Education lobbying: Lobbying for educational interests has become big business in the state. “There’s far more representation in the education space today than there was five years, 10 years, 15 and 20 years ago,” says Ron Book, a top lobbyist for the past 40 years. Several dozen school districts paid lobbying companies $5,000 in the first quarter of the year, while some paid $10,000-$15,000 and Miami-Dade $60,000. The Florida Education Association paid $70,000 in that time, and Charter Schools USA about $80,000. Florida Phoenix. Hillsborough County school officials will hold a public meeting Tuesday to review the effect of the bills the Legislature approved will have on the district. Gradebook.

Teachers leaving: More than 100 teachers won’t be returning to the St. Johns County School District in August, school officials say. Twenty-two didn’t get their certifications, 51 were cut for budget reasons and 30 were fired for performance issues. St. Augustine Record.

After the storm: Bay County School Board chairman Steve Moss says the lack of housing is the biggest barrier to students returning to the school district. Seventy-three percent of multifamily apartments east at Panama City are still damaged from Hurricane Michael. The district lost 20 percent of its students and has had to close several schools because of damages and the enrollment decline. WKMG.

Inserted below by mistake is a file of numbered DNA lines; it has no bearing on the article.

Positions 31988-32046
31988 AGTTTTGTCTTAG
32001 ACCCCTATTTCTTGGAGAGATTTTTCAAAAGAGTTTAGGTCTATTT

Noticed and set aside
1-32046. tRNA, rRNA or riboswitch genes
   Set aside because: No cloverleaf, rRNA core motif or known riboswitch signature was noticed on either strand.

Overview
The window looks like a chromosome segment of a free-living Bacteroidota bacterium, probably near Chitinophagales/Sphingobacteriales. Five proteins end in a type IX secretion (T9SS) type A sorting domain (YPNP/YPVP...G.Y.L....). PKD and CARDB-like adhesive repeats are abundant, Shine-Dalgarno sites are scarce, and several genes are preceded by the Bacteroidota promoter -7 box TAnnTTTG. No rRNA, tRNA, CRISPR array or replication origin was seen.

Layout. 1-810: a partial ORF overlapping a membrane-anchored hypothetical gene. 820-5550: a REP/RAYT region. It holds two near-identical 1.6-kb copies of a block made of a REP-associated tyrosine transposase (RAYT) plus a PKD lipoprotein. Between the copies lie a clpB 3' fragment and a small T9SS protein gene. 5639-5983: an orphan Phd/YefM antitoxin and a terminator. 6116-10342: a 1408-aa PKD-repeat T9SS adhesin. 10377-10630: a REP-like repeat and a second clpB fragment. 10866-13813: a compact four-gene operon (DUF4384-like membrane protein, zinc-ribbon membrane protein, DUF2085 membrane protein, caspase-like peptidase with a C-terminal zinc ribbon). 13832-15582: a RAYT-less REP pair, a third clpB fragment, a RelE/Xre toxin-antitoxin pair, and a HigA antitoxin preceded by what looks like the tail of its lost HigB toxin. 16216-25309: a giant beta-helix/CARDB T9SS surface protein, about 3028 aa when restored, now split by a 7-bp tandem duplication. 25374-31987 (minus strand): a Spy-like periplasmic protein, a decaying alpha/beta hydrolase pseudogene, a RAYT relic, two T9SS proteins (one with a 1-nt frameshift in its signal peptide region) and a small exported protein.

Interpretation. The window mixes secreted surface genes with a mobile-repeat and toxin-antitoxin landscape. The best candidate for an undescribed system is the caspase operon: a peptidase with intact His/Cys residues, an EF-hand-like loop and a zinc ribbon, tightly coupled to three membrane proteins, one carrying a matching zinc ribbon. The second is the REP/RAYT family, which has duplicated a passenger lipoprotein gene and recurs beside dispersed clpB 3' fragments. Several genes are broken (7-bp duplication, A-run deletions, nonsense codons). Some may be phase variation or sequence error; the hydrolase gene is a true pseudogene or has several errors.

Recruitment effort failed: A College Board effort to encourage more high-achieving, low-income high school students to attend selective colleges didn’t work, according to a review of the program. Hundreds of thousands of students were sent personalized college-application information and application fee waivers in the “Realize Your College Potential” campaign. “Our interventions led to no change in the likelihood or sector of college enrollment,” according to the study, conducted mostly by College Board researchers. Chalkbeat.

Superintendent’s job: Sarah Brown, who resigned last week as chief of human resources for the Manatee County School District, is one of five finalists for Bozeman (Mt.) School District superintendent’s job. Bozeman Daily Chronicle.